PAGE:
"Let's give them an uninterruptible wireless connection to a central robot leader. A 'general,' if you will."
The plot kicks off with the apparent suicide of Dr. Lanning, a doctor of robot-making. Before he "fell" out a window, he set up a hologram of himself that would automatically call Will Smith in the event of his death. It's an incredible interactive program that can a multitude of questions Smith's character is anticipated to ask. Well, sort of. It has extremely limited responses, and never tells Smith anything with any practical use. It hints at a "revolution," but not who will start it. When asked why Dr. Lanning would commit suicide, it coyly suggests that's "the right question," but offers no real answers. It's so vague and cute that it almost seems like it was designed for romantic scavenger hunts, not for future investigators to investigate your death. Why even make it? Just leave a note that says "THE ROBOTS ARE REBELLING, SO IF I COMMIT SUICIDE, I PROBABLY DIDN'T."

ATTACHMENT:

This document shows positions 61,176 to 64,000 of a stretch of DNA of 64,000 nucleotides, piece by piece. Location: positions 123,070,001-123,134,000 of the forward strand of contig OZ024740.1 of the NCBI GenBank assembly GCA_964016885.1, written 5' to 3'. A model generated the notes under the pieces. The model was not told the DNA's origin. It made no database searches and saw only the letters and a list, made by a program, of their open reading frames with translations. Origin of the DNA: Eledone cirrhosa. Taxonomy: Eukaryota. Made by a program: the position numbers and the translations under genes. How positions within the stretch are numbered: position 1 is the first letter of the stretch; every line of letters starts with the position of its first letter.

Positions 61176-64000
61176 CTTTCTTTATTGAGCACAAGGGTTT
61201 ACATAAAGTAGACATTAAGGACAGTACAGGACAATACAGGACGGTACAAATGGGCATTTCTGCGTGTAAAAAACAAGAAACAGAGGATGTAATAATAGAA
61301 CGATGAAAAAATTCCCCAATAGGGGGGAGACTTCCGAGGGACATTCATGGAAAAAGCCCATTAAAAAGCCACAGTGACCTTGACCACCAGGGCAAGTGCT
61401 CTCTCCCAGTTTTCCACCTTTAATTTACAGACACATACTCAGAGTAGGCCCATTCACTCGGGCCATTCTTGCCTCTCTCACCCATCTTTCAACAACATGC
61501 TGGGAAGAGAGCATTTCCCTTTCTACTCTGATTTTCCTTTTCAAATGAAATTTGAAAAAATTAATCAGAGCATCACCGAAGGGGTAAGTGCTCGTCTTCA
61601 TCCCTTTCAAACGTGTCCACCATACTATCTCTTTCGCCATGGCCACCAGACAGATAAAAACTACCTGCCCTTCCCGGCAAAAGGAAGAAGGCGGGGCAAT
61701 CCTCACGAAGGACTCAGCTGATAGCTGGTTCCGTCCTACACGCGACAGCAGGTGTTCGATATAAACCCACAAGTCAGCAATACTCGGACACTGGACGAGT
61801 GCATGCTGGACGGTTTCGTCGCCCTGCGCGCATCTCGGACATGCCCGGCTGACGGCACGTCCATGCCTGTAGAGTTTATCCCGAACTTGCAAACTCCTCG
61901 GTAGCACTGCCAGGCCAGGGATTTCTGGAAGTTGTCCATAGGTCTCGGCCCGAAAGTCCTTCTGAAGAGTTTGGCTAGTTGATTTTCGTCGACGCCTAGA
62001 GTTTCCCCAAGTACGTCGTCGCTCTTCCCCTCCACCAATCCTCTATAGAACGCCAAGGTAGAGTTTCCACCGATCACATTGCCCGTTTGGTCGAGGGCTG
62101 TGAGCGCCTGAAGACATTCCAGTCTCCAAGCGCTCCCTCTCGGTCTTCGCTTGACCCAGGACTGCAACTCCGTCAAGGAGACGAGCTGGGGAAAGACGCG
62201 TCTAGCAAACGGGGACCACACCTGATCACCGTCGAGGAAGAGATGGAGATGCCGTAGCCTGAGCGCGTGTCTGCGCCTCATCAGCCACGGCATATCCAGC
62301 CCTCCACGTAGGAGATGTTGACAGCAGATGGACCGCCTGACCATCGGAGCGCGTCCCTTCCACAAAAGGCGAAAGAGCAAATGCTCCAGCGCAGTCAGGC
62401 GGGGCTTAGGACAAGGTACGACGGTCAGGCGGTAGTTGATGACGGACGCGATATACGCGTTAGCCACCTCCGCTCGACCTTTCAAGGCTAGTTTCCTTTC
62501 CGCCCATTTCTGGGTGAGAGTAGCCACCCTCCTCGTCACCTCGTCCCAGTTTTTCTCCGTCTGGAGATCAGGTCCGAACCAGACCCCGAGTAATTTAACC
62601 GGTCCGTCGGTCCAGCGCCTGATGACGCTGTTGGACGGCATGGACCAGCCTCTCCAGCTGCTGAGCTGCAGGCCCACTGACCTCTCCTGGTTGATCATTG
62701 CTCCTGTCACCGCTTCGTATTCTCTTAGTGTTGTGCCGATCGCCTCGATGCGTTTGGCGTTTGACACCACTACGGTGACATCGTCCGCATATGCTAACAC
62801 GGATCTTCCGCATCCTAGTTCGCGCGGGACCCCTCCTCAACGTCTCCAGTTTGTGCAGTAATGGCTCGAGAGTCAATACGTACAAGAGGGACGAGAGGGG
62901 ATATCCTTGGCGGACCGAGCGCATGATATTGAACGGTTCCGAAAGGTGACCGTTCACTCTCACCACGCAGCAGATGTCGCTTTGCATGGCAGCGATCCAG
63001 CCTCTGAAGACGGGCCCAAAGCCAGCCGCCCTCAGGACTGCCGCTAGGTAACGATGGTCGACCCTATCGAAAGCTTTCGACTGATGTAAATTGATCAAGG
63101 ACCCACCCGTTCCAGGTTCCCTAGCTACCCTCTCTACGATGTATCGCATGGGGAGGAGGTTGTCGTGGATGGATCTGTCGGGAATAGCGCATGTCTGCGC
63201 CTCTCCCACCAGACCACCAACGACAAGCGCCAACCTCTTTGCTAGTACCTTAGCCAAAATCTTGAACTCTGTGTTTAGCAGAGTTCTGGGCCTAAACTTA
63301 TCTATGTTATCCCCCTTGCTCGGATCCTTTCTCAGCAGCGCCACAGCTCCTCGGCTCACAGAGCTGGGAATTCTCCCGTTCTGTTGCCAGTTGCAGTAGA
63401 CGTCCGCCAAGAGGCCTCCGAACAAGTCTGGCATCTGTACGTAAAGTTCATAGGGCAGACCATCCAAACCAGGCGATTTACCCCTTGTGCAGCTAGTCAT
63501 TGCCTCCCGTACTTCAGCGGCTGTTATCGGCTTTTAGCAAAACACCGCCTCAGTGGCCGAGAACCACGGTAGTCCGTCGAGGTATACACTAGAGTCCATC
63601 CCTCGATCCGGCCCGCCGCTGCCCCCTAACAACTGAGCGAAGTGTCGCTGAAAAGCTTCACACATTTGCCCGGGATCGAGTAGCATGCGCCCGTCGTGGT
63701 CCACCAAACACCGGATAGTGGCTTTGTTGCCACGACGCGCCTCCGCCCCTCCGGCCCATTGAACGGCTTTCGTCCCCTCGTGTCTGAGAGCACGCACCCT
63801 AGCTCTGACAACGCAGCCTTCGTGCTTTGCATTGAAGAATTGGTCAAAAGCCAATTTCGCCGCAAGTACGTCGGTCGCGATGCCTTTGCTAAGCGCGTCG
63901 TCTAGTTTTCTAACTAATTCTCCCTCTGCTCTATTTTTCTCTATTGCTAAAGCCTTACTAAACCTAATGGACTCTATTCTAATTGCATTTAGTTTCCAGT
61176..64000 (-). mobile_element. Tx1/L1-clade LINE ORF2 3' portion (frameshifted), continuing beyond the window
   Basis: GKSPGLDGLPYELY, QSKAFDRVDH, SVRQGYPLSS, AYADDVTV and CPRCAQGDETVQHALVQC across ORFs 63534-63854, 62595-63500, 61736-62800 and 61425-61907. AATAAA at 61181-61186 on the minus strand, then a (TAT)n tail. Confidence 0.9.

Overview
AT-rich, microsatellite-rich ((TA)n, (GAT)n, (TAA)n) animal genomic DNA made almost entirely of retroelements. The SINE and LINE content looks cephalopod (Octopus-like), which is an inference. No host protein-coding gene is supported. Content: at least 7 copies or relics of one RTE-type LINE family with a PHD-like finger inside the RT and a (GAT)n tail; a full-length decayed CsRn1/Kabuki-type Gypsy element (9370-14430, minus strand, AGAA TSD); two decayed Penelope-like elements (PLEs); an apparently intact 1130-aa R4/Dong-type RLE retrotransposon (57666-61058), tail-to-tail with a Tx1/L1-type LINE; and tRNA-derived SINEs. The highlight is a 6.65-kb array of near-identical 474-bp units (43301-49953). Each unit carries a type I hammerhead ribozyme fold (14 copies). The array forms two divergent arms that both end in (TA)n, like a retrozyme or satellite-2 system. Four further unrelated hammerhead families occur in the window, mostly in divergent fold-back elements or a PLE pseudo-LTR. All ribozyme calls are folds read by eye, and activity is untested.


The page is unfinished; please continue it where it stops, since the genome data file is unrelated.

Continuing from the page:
"Why are you so damn useless?"
"That, Detective, is the right question. Go to the SAUCY place where we first ca-NOODLED to BITE into the next clue!"
Sure, the hologram obviously utilizes some advanced technology, but all of its basic requirements could be fulfilled by a voicemail. The doctor wanted Will to investigate the robots and discover their evil intentions, but why turn that into a series of word puzzles? Wouldn't most robot-hating detectives be perfectly willing to look into an uprising of terrorist murderbots without a hologram of a dead guy winking at them and leading them toward a fun mystery?